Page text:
At the other end of the scale are iconic Eames, Le Corbusier and Barcelona chairs, which play to the couple’s love of modernist design and architecture. “We always liked pieces that have been influenced by Bauhaus and the like. We wanted something that was in keeping with the feel of the architecture – clean, modern and quite neutral in tone.”
This understated palette serves to accentuate the family’s extensive collection of modernist art. On the walls are pieces by Alexander Calder, Roy Lichtenstein, Henry Moore, Pablo Picasso and Salvador Dalí (although Hobby admits to being a little dubious about the provenance of the Dalí). There’s also a Damien Hirst hanging in the kitchen.
“We started with the Picasso, which was one of those impulse buys,” Hobby explains. “We were on a cruise ship and there was an art auction. That got us into it. Then my husband, Gerard, was travelling a lot to New York, which gave us access to all these other interesting pieces. We’d love to keep going, but we’ve run out of wall space, so unless we start hanging things on the ceilings, we’re a bit stuck.” Anything is possible. Over the past nine years, the Hobby home has been through various manifestations and is constantly evolving. Early on, the family built separate maid’s quarters, with a proper kitchen and bathroom, and a separate entrance; wooden floors were put in to the living areas and a swimming pool in the garden; a fireplace in the centre of the living areas was removed to create a more open, airy space; an alcove under the stairs was converted into a cool workspace; and the en suite bathroom in the master bedroom was completely revamped.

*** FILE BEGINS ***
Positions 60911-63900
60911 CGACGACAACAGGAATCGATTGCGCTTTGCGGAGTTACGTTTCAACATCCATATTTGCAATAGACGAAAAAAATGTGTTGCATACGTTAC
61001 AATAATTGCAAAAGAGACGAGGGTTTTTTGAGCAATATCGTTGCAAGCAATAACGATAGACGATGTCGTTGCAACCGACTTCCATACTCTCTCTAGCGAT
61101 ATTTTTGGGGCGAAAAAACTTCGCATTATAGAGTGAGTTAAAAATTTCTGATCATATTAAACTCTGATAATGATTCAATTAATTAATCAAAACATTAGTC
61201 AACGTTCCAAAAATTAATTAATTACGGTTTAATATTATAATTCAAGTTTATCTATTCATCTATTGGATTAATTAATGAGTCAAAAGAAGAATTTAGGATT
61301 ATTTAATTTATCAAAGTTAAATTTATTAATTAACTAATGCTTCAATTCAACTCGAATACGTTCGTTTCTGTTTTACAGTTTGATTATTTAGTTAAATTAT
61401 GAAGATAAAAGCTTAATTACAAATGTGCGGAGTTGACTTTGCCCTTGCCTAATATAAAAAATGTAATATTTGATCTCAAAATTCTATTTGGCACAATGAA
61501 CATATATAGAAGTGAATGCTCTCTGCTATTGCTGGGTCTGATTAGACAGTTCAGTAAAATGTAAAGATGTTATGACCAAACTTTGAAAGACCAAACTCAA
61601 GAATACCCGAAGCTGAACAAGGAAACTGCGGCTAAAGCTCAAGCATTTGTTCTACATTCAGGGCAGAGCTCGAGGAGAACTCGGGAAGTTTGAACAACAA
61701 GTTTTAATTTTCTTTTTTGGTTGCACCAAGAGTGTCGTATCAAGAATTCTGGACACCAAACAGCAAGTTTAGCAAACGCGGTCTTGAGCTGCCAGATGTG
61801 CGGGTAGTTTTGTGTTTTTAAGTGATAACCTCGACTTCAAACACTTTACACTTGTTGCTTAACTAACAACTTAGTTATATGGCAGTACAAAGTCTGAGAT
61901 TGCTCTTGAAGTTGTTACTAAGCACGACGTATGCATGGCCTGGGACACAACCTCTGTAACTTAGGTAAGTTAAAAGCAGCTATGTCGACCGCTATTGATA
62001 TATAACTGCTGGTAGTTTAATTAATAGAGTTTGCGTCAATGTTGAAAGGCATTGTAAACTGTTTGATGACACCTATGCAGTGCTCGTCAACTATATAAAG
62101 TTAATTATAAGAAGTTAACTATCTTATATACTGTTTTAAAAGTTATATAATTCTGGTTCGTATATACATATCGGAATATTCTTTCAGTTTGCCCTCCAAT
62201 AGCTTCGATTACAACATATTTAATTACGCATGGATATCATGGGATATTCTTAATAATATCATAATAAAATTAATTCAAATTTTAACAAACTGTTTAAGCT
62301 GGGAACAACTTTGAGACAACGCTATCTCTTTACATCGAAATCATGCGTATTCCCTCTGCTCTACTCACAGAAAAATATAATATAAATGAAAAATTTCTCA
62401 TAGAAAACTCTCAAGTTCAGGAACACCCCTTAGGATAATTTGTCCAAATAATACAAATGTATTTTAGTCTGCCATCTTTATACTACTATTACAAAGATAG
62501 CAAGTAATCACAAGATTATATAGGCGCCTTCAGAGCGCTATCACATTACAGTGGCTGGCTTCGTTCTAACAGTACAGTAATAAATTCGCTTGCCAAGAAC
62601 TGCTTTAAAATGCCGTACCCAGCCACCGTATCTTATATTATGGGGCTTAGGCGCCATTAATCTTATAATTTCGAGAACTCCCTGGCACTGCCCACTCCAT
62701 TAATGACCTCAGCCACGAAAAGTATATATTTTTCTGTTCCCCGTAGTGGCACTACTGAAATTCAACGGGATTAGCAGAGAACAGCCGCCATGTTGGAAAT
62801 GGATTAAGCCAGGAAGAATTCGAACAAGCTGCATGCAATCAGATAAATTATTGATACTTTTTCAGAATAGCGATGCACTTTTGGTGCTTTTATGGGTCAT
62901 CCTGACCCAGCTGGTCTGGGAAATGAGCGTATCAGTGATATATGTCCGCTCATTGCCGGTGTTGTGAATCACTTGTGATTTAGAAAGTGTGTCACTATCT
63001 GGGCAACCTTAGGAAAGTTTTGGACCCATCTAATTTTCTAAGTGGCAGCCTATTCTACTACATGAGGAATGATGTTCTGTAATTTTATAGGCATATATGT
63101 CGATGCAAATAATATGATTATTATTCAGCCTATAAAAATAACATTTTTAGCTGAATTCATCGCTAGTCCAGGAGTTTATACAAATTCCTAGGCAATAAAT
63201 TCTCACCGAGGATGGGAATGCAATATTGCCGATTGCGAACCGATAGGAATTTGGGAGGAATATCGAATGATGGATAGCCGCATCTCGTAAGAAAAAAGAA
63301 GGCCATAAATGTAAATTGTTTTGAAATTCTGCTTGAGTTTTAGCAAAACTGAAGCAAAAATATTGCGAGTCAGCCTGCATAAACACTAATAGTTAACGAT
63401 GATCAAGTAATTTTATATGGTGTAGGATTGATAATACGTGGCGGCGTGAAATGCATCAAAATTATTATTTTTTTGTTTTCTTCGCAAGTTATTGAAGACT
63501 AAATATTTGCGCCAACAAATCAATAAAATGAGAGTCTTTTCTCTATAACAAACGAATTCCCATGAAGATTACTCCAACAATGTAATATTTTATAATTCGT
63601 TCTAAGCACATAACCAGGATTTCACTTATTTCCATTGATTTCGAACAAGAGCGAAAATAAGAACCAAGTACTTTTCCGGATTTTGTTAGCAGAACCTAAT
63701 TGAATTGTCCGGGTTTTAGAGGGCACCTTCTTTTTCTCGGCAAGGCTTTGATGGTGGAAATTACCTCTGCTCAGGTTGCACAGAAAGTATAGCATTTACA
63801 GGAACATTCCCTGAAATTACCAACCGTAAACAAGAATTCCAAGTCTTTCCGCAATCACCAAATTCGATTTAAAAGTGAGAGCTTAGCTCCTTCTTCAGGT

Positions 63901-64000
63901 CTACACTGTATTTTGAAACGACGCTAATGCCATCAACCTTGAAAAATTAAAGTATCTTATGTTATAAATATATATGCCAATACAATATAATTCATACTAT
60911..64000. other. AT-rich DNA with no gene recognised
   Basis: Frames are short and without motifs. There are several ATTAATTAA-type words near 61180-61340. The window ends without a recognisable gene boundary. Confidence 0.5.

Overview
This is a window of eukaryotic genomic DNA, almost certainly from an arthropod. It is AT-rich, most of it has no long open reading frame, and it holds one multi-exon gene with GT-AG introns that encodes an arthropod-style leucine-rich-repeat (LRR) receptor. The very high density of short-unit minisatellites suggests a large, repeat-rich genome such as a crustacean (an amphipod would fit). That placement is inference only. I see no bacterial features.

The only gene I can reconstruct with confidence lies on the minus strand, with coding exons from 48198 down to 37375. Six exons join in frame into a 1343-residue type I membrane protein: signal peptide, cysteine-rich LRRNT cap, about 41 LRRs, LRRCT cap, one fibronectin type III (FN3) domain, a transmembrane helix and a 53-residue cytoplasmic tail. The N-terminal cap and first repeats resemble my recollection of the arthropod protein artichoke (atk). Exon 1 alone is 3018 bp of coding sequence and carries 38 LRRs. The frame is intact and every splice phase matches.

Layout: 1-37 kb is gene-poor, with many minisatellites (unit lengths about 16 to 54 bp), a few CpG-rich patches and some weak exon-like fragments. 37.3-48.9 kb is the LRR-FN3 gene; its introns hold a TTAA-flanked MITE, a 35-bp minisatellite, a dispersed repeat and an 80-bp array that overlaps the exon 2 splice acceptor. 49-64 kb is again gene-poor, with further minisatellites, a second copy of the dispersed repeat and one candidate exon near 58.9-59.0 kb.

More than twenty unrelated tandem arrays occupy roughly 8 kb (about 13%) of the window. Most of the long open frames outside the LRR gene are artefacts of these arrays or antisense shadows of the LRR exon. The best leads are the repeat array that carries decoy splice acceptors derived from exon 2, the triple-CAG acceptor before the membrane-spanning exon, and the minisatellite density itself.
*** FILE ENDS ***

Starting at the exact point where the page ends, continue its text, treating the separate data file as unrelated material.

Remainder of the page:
More recently, two atriums that extended up from the ground to the first floor of the property were filled in, creating a room on the upper storey with space for a single bed, bringing the house’s overall room-count to, she says, “four and a half”. Banisters on the staircase were replaced, and all of the property’s woodwork has been repainted in white – “It’s so fresh and clean,” remarks Hobby. “I wish I’d done it years ago”.
The kitchen has also been entirely remodelled. The large, light-filled space, with a big central counter that acts as a family hub, was redone on a budget, but you’d never know. “I put the existing kitchen on Dubizzle, found a contractor to come in and help, and put in an Ikea one in instead,” says Hobby. “With the kitchen, I didn’t use any upper cabinetry, I just relied on lower cabinetry. The way I designed it, I made sure I didn’t lose out on any storage space, but it makes the whole place feel so much bigger. People were convinced that I had moved a wall.”
At the heart of the Hobby home is a belief that a house should be lived in, and that pieces from various countries, in a variety of styles and ranging widely in value, can all be made to happily coexist.
Hobby recalls a piece of advice she received more than 20 years ago in Istanbul that she has carried with her ever since. “I was in the Blue Souq contemplating whether to buy these kilim cushions and struggling to decide whether they would go with the rest of my pieces, and the guy said to me: ‘If you like it, it will go. Trust your taste. As long as you like it, it will all fit together.’”
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Updated: April 2, 2015 04:00 AM